Sunday, 28 November 2010

An Airy-Fairy Measure

Having been enthusiastic about David Cameron's proposal to measure Gross National Wellbeing, it is rather disappointing to find that he is proposing to do it in such an airy-fairy manner. Both he and the statistician in charge at the ONS talk vaguely about asking people how happy they feel. While as a social scientist I cannot decry the value of trying to measure subjunctive feelings it is disappointing that solid facts such as hours worked, a measure of equality, suicide rates, the stability of marriages and partnerships, etc (see earlier post) are not to be taken into account. Perhaps Cameron is frightened of what objective data might reveal.


  1. Perhaps it's a tentative start, to be expanded if successful? Unfortunately (but predictably) it is being used as a source of much derision by opposition politicians, and this is fuelling internal criticism of the idea by his own backbenchers. I suspect this is leading to it being watered down a way beyond the original intent, on the grounds that the Prime Minister probably feels he has much bigger and more important battles to fight.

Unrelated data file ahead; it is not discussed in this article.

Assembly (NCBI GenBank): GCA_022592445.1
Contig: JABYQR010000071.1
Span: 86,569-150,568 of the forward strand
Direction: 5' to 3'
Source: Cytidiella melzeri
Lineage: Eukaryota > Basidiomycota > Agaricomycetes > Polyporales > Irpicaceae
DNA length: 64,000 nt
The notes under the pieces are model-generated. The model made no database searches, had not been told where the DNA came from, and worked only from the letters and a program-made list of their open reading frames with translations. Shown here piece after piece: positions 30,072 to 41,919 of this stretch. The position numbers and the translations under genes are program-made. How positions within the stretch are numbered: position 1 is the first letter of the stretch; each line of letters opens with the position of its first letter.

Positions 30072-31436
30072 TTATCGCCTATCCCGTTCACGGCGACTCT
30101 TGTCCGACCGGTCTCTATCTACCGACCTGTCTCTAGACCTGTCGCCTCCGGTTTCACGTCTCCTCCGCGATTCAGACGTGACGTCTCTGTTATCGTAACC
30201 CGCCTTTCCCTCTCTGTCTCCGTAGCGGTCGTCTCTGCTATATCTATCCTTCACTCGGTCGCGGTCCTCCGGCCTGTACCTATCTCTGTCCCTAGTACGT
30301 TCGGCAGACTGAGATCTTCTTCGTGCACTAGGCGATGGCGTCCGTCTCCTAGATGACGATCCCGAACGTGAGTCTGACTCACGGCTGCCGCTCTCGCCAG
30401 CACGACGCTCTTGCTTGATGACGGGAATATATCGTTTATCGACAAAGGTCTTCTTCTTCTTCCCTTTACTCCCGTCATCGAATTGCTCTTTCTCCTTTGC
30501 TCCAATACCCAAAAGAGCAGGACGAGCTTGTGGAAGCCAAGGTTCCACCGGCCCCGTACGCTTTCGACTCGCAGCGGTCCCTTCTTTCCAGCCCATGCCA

2. I genuinely admire Cameron for binging up the subject at all, and risking the inevitable ridicule: just regret that he isn't so far considering more solid measures, of which there are plenty available.

    True, British politicians are too often distracted by "Events dear boy." but in the long run the quality of life, how to measure it and how to achieve it, is probably the most important issue of all.